LS Power to Continue Early County Longleaf Coal-fired Plant Without Dynegy
Atlanta, GA (January 5, 2009) The first news of 2009 for coal plants sounded like a death knell, and that was music to the ears of Georgians working for new, cleaner, smarter energy. On January 2, Dynegy, Inc., one of the nation’s main merchant coal energy producers, announced that it was pulling out of its agreement with New-Jersey-based LS Power to build four coal-fired power plants, including the Longleaf Energy Station proposed for Early County, Georgia. Dynegy says it will still try to build the two plants it has under construction in Arizona and Texas.
“This news affirms what financial analysts have known for quite some time – coal is not a wise investment,” said Justine Thompson, Executive Director of GreenLaw. “And while burning coal hurts our financial future, the health of Georgians will suffer even more. Financial losses cannot be compared to the burden placed on Georgians who would be forced to breathe in harmful levels of pollutants every day.”
GreenLaw attorneys, representing the Friends of the Chattahoochee and Sierra Club, have challenged the Dynegy/LS Power permit which would allow the construction of a 1200 megawatt coal-fired power plant on the banks of the Chattahoochee River south of Columbus. On June 30, 2008, GreenLaw attorney’s scored a major victory when Judge Thelma Wyatt Cummings Moore invalidated the permit. Among the many flaws found in the permit, the Judge issued the first ruling nationwide that requires limits on the amount of carbon dioxide a coal-fired power plant can emit. Dynegy/LS Power challenged that decision which is currently before the Georgia Court of Appeals. LS Power has stated that it will continue with its plans to build the Longleaf plant.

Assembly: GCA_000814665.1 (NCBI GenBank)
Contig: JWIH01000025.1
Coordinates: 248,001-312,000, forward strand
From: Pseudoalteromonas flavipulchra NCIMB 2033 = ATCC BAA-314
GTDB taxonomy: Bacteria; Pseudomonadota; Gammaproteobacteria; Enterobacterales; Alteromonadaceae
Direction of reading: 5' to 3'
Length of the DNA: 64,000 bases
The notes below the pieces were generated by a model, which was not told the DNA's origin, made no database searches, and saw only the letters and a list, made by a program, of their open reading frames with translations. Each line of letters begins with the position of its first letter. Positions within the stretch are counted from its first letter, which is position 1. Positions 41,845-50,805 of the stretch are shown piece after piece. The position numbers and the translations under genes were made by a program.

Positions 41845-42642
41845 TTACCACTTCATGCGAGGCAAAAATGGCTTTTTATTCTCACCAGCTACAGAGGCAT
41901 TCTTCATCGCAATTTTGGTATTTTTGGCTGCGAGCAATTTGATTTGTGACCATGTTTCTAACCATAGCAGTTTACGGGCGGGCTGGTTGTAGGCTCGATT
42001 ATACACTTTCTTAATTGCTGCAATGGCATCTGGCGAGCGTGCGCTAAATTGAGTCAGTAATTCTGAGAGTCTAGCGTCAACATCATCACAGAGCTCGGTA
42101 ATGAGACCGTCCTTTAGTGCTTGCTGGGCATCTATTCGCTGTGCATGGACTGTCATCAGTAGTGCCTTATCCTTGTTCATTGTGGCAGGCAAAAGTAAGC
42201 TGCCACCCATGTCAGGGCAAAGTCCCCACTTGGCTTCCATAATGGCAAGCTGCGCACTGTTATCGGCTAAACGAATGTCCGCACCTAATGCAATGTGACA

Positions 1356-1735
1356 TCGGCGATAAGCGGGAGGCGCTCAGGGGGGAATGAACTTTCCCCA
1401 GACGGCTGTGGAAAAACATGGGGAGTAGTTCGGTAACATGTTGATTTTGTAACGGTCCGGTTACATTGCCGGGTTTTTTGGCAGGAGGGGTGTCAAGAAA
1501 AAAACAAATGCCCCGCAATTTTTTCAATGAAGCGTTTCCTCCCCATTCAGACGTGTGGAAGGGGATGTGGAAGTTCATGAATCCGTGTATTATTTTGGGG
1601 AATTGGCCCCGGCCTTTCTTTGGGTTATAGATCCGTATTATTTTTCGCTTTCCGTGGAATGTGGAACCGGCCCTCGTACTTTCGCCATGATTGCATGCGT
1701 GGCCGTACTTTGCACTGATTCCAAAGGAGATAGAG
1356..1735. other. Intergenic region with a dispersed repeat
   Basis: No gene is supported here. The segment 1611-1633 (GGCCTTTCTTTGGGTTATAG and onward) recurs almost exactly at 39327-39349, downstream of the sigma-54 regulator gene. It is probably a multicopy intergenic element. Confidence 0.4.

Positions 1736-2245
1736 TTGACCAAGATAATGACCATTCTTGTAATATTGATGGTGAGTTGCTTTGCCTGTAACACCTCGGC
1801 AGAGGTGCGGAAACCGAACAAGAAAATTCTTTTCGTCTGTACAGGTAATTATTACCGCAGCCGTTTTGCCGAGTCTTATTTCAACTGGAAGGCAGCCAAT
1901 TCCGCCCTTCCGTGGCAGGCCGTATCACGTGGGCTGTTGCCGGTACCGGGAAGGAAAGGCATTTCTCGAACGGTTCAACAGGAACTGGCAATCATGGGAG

“We are deeply excited about this development, and are hopeful that LS Power will also see the bad business decision that the plant represents. The financial risks and health repercussions from pollution are so great from the proposed Longleaf Plant, that it is not wise to build it,” said Bobby McLendon, chair of Friends of the Chattahoochee.
According to the Dynegy press release, “LS Power will receive approximately $19 million in cash during the first quarter 2009 to reflect the relative value of assets exchanged.” Moreover “[t]he development landscape has changed significantly since we agreed to enter into the development joint venture with LS Power in the fall of 2006,” said Bruce A. Williamson, Chairman, President and Chief Executive Officer of Dynegy Inc. “Today, the development of new generation is increasingly marked by barriers to entry including external credit and regulatory factors that make development much more uncertain. In light of these market circumstances, Dynegy has elected to focus development activities and investments around our own portfolio where we control the option to develop and can manage the costs being incurred more closely," continued Williamson.
Justine Thompson, GreenLaw, (404) 659-3122
Beth Cope, Talking Heads Media, (404) 786-0503
Midge Sweet, Georgians for Smart Energy, (404) 667-4476